May 29, 2014

# Scalable, Robust - and Standard - Java Web Services with Fibers

## Benchmarking a Web Service with Blocking and Asynchronous IO

How a web application (or a web service) behaves under load, in the face of various failures, and under a combination of the two, is the most important property of our code – after its correctness, of course. Because web services usually do very common operations – interrogate caches, databases or other web services to collect data, assemble it and return it to the caller – that behavior is mostly determined by the choice of web framework/server and its architecture. In a previous blog post, we discussed Little’s Law, and applied it to analyze the theoretical limits of different architectural approaches taken by web servers. This post – which complements that one – revisits the same topic, only this time we will measure performance in practice.

Web frameworks (and I use the term to refer to any software environment that responds to HTTP requests by running user code, whether it’s called a framework, an application server, a web container, or simply part of the language’s standard libraries) choose one of two architectures. The first is assigning a single OS thread that will run all of our code until the request completes. This is the approach taken by standard Java servlets, Ruby, PHP and other environments. Some of those servers run all user code in a single thread, so they can handle only one request at a time; others run concurrent requests on different, concurrent, threads. This approach – called thread-per-request – requires very simple code.

The other approach is to use asynchronous IO and schedule request-handling code for many concurrent requests – as cleverly as possible – onto one or more OS threads (presumably using fewer OS threads than the number of concurrent requests). This is the approach taken by Node.js, Java asynchronous servlets, and JVM frameworks like Vert.x and Play. The strength of this approach is, supposedly (that’s exactly what we’ll measure), better scalability and robustness (in the face of usage spikes, failures etc.), but writing code for such asynchronous servers is more complicated than for the thread-per-request ones. How much more complicated the code is depends on the use of various “callback-hell-mitigation” techniques such as promises, and/or other functional programming approaches, usually involving monads.

Other environments seek to combine the best of both approaches. Under the covers they use asynchronous IO, but instead of having programmers use callbacks or monads, they supply the programmer with fibers (aka lightweight threads or user-level threads), which consume very little RAM and have negligible blocking overhead. This way, these environments attain the same scalability/performance/robustness advantages of the asynchronous approach while preserving the simplicity and familiarity of synchronous (blocking) code. Such environments include Erlang, Go, and Quasar (which adds fibers to the JVM).

## The Benchmark

The full benchmark project can be found here.

To test the relative performance of the two approaches, we will use a simple web service, written in Java using the JAX-RS API. The test code will simulate a common modern architecture of microservices, but by no means are the results limited to the use of microservices. In a microservice architecture, the client (web browser, mobile phone, set-top box) sends a request to a single HTTP endpoint. That request is then broken down by the server to into several (often many) other sub-requests, which are sent to various internal HTTP services, each responsible for providing one type of data, or for carrying out one kind of operation (for example, one microservice can be responsible for returning the user profile, and another – their circle of friends).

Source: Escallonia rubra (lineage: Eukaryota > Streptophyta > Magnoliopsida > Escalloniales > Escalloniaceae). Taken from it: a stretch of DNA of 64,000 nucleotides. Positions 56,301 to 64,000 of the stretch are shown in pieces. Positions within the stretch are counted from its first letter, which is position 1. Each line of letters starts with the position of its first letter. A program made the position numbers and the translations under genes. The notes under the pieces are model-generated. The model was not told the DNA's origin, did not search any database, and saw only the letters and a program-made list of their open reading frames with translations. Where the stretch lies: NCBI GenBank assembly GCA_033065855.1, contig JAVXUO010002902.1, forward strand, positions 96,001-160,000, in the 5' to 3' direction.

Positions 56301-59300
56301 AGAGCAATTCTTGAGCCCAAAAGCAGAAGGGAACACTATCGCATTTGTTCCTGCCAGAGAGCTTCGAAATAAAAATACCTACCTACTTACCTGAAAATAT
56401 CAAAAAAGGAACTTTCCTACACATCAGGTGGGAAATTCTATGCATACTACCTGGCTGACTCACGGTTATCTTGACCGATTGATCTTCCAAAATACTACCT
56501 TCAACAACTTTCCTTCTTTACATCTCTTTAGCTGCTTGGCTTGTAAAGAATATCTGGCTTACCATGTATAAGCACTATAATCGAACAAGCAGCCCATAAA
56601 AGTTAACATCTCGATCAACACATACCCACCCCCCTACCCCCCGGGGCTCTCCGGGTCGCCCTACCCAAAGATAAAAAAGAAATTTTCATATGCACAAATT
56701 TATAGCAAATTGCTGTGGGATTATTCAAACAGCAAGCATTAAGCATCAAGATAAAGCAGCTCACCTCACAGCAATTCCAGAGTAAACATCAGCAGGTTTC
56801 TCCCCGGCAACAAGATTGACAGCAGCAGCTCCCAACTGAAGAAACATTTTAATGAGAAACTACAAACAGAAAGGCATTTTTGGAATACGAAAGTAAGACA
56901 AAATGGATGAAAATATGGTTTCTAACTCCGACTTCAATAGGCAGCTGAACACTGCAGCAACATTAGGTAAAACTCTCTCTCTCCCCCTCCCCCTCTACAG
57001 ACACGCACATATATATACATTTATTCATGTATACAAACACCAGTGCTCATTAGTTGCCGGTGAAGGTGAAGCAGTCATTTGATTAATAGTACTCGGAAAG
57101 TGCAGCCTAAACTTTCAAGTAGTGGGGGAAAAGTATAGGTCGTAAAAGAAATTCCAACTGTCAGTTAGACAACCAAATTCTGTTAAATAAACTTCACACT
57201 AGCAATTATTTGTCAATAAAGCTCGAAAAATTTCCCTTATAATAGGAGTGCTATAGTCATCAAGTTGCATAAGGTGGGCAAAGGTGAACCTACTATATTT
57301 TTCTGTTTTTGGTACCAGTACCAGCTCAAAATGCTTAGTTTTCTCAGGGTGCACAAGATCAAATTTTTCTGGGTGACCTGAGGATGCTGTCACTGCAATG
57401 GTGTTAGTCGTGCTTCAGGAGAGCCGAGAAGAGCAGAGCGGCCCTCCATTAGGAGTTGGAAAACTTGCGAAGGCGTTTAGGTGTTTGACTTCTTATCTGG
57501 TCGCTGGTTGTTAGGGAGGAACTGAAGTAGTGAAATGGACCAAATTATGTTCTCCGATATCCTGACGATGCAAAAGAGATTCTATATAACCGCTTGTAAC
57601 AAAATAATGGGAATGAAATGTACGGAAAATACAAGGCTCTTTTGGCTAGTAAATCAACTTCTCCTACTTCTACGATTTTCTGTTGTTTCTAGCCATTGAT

We will benchmark a single main service that issues calls to one or two other microservices, and examine the main service’s behavior when the microservices operate normally and when they fail.

The microservices will be simulated by this simple service, installed at http://ourserver:8080/internal/foo:

@Singleton
@Path("/foo")
public class SimulatedMicroservice {
@GET
@Produces("text/plain")
public String get(@QueryParam("sleep") Integer sleep) throws IOException, SuspendExecution, InterruptedException {
if (sleep == null || sleep == 0)
sleep = 10;
Strand.sleep(sleep); // <-- Why we use Strand.sleep rather than Thread.sleep will be made clear later
return "slept for " + sleep + ": " + new Date().getTime();
}
}


All it does is take a sleep query parameter that specifies the amount of time (in milliseconds) the service should sleep before completing (with a minimum of 10 ms). This can simulate a remote microservice that might either take a long – or short – time to complete.

To simulate load we used Photon, a very simple load generation tool that uses Quasar fibers to issue a very large number of concurrent requests and measure their latencies, in a manner that’s relatively less prone to coordinated omission: Every request is sent by a newly spawned fiber, and the fibers, in turn, are spawned at a constant rate.

We tested the service on three different embedded Java web servers: Jetty, Tomcat (embedded) and Undertow (the web server powering the JBoss Wildfly application server). Now, because all three servers conform to Java standards, we reuse the same service code for all three. Unfortunately, there is no standard API for programmatically configuring a web server, so most of the code in the benchmark project simply abstracts away the three servers’ different configuration APIs (in the JettyServer, TomcatServer, and UndertowServer classes). The Main class simply parses the command line arguments, configures the embedded server, and sets up Jersey as the JAX-RS container.

We’ve run the load generator and the server each on a c3.8xlarge EC2 instance, running Ubunto Server 14.04 64 bit and JDK 8. If you’d like to play with the benchmarks yourself, follow the instructions here.